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Sparse Voxel Octrees

Terrain implementation for games is a subject with a lot of depth. At the surface, it's very easy to get rudimentary terrain working via a noise function and fixed triangle grid. As you add more features, though, the complexity builds quickly. Overhangs, caves Multiple materials Destructive terrain Collision detection Persistence Dynamic loading Regions, biomes Very large scale Smooth features Sharp features Dynamic level of detail Extremely long view distances In isolation, each of these features can make terrain difficult to implement. Taken together, it takes a lot of care and attention to make it all work. Minecraft is probably the canonical example for terrain generation in the last generation of games. In fact, I'd say Minecraft's terrain is the killer feature that makes the game so great. Minecraft does an excellent job at 1-8, but for a recent planetary renderer project I was working on, I really wanted 9-12 too. In a series of articles, I'm planning to break do
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Entity / Component Systems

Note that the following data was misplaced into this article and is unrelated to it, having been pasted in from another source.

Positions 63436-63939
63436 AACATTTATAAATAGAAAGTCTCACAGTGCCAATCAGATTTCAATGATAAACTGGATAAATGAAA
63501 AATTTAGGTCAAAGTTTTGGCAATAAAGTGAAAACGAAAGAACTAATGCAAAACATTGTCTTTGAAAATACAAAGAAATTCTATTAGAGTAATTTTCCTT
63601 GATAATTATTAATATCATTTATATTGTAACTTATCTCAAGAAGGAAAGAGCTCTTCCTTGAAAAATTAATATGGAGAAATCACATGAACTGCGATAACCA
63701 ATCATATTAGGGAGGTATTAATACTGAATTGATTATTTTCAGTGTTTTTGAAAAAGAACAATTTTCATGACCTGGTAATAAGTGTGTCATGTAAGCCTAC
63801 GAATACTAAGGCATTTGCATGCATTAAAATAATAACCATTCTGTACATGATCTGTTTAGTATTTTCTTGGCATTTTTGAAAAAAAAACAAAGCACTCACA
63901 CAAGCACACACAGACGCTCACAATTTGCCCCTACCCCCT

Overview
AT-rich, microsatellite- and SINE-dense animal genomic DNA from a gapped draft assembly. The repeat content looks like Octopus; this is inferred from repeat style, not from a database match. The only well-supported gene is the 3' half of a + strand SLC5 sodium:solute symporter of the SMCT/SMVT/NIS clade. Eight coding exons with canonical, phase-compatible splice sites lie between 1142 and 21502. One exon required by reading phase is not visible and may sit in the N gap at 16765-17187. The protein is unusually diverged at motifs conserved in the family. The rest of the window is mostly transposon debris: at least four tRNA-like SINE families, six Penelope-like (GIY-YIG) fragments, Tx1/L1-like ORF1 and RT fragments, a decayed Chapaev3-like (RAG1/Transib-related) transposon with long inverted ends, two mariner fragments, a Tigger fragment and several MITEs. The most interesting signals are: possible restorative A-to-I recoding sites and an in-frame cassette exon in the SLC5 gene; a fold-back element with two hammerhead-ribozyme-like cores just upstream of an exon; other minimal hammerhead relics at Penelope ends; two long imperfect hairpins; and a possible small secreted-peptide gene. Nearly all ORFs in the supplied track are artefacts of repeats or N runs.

I've been writing a new game recently -- and this time, I decided to use an entity/component system . Boy, does that approach make things easier! In other games I've written, I've struggled to fit new gameplay features into the existing code base. With a entity-component based systems, it's easy to add new features: Need a way to track targetable objects in your game? Add a Targetable component that advertises the unit's position, name for display in the HUD, etc. Need to add some new AI behavior to a unit? Add a component! Update all the AI components once per frame and you're on your way. Does your game need networking? What should you do...? Add a component containing all the info for network serialization! Need to control a unit from user input? Add a joystick component that updates the unit's position component in response to user input. Basically, any new feature can be folded into a component. The best thing about components is that they are dy